New NC Medicaid surplus more than enough to pay state costs of expansion through 2020

Medicaid expansionFor years now, poor and working North Carolinians who would benefit greatly from Medicaid expansion under the Affordable Care Act have been held hostage as Governor McCrory procrastinated and offered excuses. First, the Guv claimed that the Medicaid system itself was “broken” and in need of repair before it could be expanded. Then, he claimed that it would be inappropriate to act until the U.S. Supreme Court ruled on the constitutionality of the ACA itself.

Today, McCrory is running out of excuses. The Supreme Court took care of the constitutionality question a few weeks ago and yesterday, McCrory himself laid Excuse #1 to rest.

According to a statement from the Governor’s office, Medicaid is now in the black:

“The Department of Health and Human Services reported today that the North Carolina Medicaid program ended the 2014-15 state fiscal year with $130.7 million cash on hand. This is the second consecutive year the Medicaid program has finished with cash on hand.”

What’s more, that surplus is more than enough to cover state costs of implementing expansion. As a December 2014 study from health policy wonks at the Milken Institute School of Public Health at George Washington University reported (see page 15), expansion will actually save the state more than $300 million over the next five years. In 2020, however, there will be a modest net cost to the state of $91.7 million.

The obvious takeaway? Even if the state flushed away the savings that expansion will bring between now and 2020, it can easily cover the modest bump in costs in 2020 merely by socking away the current surplus.

Not surprisingly, however, the Guv is already moving the goalposts. Yesterday’s statement included ominous and predictable language from Health and Human Services Secretary Aldona Wos in which she claimed that “North Carolina’s Medicaid budget is in far better shape, but there is still more work to be done to implement a long-term solution for our Medicaid program.”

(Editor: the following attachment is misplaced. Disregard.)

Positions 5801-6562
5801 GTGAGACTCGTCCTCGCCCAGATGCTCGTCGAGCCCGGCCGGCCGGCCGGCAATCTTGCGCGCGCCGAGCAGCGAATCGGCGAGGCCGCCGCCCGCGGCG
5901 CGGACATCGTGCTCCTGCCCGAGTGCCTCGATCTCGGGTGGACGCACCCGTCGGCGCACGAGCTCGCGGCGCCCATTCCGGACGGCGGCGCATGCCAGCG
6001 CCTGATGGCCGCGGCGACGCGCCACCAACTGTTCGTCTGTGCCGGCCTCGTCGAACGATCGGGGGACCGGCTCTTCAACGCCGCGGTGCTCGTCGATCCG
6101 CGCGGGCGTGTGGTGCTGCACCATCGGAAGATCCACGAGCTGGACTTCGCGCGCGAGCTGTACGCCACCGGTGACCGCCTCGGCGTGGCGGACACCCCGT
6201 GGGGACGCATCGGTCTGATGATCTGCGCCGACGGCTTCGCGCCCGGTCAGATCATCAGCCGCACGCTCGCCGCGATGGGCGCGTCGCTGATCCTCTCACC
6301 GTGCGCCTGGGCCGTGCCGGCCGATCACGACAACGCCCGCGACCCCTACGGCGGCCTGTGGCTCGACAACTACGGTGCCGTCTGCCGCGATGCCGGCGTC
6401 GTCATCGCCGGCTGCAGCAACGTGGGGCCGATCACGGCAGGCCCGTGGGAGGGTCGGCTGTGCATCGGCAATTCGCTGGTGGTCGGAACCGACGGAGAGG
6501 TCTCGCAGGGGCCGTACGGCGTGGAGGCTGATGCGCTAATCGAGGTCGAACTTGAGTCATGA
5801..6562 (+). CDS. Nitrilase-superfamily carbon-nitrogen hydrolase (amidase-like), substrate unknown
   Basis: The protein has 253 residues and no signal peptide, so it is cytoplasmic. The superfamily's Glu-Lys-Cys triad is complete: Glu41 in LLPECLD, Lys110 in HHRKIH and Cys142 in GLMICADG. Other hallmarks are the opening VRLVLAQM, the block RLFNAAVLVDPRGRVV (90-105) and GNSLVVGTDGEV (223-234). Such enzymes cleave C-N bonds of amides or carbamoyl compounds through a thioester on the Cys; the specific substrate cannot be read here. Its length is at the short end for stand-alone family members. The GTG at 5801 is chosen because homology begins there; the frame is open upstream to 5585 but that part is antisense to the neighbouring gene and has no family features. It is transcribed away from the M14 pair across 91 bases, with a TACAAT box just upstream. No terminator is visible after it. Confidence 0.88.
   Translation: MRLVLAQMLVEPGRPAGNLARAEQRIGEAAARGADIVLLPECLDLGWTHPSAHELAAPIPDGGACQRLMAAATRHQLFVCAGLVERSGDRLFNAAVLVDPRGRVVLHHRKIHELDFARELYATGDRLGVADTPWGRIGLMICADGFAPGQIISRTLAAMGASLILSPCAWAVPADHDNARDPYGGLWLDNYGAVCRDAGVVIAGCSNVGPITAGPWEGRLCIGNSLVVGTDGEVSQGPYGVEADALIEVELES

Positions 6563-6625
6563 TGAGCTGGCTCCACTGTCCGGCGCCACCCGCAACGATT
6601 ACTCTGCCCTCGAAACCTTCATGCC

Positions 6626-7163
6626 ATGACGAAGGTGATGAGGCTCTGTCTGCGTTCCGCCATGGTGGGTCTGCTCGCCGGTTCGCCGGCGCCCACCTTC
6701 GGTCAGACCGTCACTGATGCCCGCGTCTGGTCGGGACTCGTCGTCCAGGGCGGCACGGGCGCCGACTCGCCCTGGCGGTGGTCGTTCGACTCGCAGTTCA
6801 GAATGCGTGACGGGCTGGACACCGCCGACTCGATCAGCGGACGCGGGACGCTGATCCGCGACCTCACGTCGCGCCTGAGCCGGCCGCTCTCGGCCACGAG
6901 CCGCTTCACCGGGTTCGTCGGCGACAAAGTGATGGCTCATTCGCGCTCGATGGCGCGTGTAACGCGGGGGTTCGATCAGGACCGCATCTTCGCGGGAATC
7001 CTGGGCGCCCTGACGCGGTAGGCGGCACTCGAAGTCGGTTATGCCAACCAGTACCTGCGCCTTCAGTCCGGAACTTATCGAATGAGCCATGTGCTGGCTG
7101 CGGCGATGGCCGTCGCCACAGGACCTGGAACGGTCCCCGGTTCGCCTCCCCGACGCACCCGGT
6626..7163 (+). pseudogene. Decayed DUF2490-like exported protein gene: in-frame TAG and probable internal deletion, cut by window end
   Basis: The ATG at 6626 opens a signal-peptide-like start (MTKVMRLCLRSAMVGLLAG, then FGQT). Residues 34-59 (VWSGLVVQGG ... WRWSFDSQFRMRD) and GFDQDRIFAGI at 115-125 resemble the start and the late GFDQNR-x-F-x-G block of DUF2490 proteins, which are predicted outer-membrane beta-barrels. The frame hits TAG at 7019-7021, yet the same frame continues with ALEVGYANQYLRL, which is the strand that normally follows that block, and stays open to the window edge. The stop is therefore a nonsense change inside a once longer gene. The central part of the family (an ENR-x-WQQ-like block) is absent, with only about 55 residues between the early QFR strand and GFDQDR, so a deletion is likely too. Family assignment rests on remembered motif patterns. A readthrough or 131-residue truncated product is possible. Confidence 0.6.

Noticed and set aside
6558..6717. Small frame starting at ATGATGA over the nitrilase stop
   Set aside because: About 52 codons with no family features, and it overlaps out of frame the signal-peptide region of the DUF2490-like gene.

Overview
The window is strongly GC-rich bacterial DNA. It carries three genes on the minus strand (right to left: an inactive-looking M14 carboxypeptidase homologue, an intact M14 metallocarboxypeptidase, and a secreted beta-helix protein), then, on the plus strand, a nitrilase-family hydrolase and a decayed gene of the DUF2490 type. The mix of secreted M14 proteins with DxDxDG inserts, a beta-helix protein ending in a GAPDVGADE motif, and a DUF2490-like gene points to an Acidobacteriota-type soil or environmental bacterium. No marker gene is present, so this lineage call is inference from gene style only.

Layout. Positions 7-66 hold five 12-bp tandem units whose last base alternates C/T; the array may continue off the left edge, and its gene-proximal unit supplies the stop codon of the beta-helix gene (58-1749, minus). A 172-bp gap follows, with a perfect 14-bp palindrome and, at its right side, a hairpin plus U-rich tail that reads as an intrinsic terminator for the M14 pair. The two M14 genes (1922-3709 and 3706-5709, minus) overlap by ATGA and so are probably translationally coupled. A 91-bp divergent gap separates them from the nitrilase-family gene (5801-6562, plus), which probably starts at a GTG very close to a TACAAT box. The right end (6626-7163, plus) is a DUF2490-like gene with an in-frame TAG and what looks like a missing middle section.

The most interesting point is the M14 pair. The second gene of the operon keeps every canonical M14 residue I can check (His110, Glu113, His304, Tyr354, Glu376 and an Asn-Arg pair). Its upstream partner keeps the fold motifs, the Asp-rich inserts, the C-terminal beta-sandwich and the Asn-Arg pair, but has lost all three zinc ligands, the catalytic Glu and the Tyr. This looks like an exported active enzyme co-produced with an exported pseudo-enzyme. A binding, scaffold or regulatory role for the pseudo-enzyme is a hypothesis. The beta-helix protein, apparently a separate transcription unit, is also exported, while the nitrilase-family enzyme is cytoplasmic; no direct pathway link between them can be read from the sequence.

The bottom line: The time for Medicaid expansion and the lifesaving changes it would make for hundreds of thousands of vulnerable human beings in North Carolina is long past due. Dozens of other states with less successful Medicaid programs have already proved this. Unfortunately, as he approaches the final year of his gubernatorial term, Pat McCrory continues to stall, shy away from and just generally flub what could be the single most important and beneficial state policy change in decades. Stand by for more excuses in the days and weeks ahead.


  1. Jeanne Livingston

    August 5, 2015 at 9:49 am

    Please expand Medicaid in North Carolina, Gov. Mccrory, I personally know people who are suffering. If you want to hear from some doctors in western part of the state, call the Medical Society of Western North Carolina. They recently made a video that has not been released.

    You are rich. You can’t imagine the pain. Just a stroke of your pen and many lives would be saved and much human misery avoided. Wouldn’t you feel good about that?

    If you don’t, I don’t see how you can consider yourself a Christian.

  2. LayintheSmakDown

    August 5, 2015 at 12:13 pm

    Or, it could be put back into the general fund, which is what every agency should do with a surplus. That way the funds can be figured into the next budget and either produce a tax decrease or offset any planned increase in taxes. A much better option than the Medicaid toilet…admittedly a bit better managed toilet than ever before…but still an agency with plenty to prove.